Working In These Times
Union Clashes with U. of Calif. Over Ties to Unionbusting Firm
The union has made two public records requests—first in April 2008, and again last month—but the university has yet to respond to either requests. UC, a public entity, is subject to California's Public Records Act, which requires a response within 10 days to requests for public information such as the CNA/NNOC’s.
As a result of UC’s repeated refusals to reveal details about its relationship with the law firm Littler Mendelson, State Senator Leland Yee (D-San Francisco) Monday wrote to UC President Mark Yudof, asking him to obey state law and provide the union with the requested information.
“This total disregard for the law goes beyond arrogance and is outright illegal," Lee said yesterday.
CNA/NNOC is the collective bargaining agent for a total of about 11,000 registered nurses (RNs) at five medical centers (Davis, Irvine, Westwood/Santa Monica, San Diego and San Francisco), and four student health centers (Berkeley, Riverside, Santa Cruz and Santa Barbara) in the UC system.
“UC medical center executives are using the recession (begun in December 2007) as an excuse to cut hospital staffing,” said Beth Kean, the CNA/NNOC chief negotiator for bargaining that involves UC RNs. According to Kean, an example of this is UC Davis nurses who have been assigned two shifts worth of work during one shift. About 200 RN positions were cut from the medical centers during the first nine months of this year, she said.
A spokesman for the UC Office of the President says the university is overwhelmed by requests for information.
“One of the tactics of the union has been to file multiple requests for information, so many that we’ve had to contract for legal services to handle all of them,” Steve Montiel said. UC gets thousands of requests annually, he said.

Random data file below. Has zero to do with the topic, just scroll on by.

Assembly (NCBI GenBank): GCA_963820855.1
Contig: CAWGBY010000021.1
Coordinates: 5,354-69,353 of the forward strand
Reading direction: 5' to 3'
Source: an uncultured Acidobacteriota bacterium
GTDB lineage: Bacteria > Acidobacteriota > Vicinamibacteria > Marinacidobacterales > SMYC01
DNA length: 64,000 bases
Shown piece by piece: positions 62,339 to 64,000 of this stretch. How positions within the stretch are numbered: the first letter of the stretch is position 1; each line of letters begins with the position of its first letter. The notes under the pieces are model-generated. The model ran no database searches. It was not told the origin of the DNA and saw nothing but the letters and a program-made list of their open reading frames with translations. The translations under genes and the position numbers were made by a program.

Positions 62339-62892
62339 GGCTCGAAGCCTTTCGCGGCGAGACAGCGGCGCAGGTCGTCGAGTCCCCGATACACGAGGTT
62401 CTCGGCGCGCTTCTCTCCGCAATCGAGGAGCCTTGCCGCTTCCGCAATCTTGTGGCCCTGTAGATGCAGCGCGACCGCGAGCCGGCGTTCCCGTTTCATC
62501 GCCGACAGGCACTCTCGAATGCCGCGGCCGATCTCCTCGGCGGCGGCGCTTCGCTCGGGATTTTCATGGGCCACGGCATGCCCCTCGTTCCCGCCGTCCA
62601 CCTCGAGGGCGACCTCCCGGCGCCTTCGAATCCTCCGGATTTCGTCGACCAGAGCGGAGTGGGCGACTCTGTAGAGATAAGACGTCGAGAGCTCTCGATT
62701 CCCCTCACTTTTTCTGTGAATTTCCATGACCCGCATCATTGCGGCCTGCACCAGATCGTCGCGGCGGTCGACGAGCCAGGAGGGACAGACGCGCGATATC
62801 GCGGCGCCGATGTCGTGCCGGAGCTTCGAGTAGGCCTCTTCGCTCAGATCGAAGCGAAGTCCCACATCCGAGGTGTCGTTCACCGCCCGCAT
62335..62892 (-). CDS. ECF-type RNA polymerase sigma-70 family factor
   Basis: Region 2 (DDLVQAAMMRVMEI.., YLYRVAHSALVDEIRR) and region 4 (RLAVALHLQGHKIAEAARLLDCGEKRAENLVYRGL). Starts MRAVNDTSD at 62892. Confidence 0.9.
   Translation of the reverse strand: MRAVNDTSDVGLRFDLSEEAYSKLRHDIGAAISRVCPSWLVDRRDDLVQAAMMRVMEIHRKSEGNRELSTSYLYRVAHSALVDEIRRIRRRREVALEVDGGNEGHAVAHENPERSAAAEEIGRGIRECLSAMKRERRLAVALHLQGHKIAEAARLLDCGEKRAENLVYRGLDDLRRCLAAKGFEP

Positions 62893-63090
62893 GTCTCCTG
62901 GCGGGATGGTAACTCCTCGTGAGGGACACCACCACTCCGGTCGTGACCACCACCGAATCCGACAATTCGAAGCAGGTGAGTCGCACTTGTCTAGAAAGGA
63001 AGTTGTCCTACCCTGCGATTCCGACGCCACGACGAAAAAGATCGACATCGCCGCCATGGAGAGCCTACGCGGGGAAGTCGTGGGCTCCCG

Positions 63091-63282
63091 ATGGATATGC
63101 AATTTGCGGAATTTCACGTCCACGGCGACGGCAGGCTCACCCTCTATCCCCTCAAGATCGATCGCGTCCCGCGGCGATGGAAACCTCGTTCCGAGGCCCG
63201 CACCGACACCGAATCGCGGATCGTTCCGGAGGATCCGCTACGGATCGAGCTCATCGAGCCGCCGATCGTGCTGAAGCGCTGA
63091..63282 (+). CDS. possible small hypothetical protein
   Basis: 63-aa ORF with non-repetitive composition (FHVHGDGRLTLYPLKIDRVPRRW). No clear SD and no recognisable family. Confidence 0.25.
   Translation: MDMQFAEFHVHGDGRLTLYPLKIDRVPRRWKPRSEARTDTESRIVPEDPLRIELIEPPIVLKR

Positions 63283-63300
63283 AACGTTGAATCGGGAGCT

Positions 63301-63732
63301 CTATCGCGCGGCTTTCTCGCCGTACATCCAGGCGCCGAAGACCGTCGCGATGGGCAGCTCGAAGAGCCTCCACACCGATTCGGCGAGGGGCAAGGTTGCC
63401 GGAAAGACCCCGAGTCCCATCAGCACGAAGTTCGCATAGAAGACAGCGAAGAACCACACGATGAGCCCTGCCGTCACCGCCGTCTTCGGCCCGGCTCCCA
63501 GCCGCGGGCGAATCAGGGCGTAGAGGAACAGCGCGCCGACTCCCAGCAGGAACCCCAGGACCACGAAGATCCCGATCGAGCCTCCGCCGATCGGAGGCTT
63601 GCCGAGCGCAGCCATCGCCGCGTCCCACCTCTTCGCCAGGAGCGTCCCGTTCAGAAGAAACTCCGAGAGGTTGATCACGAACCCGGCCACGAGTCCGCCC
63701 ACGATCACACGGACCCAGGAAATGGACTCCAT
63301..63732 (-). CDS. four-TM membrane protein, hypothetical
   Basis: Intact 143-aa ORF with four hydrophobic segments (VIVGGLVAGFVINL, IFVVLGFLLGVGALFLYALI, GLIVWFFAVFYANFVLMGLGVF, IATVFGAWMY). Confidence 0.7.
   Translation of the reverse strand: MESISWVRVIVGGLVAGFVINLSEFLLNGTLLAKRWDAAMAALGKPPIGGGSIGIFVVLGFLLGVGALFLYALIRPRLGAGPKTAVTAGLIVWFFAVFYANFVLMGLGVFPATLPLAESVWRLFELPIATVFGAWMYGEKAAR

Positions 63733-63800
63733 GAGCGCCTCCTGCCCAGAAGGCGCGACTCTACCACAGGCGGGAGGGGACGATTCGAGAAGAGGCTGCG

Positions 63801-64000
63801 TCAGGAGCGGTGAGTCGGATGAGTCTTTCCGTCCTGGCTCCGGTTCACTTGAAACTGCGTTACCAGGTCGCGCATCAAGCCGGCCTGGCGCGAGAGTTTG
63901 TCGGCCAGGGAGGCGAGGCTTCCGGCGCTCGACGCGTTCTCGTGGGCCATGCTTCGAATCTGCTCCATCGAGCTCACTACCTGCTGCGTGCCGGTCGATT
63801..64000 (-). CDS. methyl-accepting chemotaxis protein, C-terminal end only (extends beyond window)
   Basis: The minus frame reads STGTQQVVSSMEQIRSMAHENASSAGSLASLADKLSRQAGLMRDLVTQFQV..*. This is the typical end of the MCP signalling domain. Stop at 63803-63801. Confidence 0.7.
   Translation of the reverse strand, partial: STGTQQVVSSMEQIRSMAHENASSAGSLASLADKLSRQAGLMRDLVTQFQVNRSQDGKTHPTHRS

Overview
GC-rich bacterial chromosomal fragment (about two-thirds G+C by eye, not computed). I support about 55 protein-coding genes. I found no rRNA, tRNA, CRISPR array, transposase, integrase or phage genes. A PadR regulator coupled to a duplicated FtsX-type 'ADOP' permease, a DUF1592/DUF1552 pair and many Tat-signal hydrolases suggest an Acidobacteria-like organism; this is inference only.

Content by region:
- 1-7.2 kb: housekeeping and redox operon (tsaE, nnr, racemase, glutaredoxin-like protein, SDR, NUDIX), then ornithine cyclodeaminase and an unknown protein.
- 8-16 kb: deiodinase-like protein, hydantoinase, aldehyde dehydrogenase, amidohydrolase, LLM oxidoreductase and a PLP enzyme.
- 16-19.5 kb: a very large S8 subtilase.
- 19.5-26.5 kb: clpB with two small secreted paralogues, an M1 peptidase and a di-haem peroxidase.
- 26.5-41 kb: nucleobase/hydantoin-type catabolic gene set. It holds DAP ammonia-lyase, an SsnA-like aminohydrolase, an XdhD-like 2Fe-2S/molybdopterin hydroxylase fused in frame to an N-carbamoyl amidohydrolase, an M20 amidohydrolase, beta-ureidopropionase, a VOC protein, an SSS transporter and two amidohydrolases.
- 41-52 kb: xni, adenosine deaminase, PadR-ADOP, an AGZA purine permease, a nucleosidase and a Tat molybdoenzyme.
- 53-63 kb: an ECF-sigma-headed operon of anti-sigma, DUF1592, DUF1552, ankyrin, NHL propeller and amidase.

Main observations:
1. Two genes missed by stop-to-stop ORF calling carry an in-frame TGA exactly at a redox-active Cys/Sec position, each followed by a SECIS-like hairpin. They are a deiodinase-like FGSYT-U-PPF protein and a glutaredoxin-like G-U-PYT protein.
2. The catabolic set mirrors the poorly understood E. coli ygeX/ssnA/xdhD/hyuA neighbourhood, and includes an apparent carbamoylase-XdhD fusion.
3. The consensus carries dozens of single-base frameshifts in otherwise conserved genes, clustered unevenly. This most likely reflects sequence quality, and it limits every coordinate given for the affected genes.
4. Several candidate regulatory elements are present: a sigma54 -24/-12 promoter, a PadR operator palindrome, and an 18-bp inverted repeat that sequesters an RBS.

According to Montiel, the five UC medical centers “have been exempted from the furlough program enacted to offset state funding reductions,” meaning it is up to each medical center to make spending cuts. He was unable to identify how the medical centers are making up the UC shortfall in state spending to avoid staffing reductions.
Montiel did not deny that UC contracts with Littler Mendelson.
Kate Bronfenbrenner, a professor at the School of Industrial and Labor Relations at Cornell University, says Littler Mendelson was involved in five employers’ anti-union campaigns against employees between 1999 and 2003 nationwide, citing her recent study, No Holds Barred: The Intensification of Employer Opposition to Organizing.
In the meantime, budget austerity grows in California. The state's $24 billion budget deficit has left UC with a $535 million shortfall this fiscal year, which could expand to $600 million in 2010-11, according to a September 16 UC press statement.
The actual cost—and reason—for UC to contract with Littler Mendelson, the biggest U.S. employment and labor law firm, remains unclear, Yee wrote in his missive to UC President Yudof.
Montiel accused Yee of grandstanding for political gains. “At every opportunity, (Sen.) Leland Yee weighs in with rhetoric and accusations to further his own political aspirations,” he said.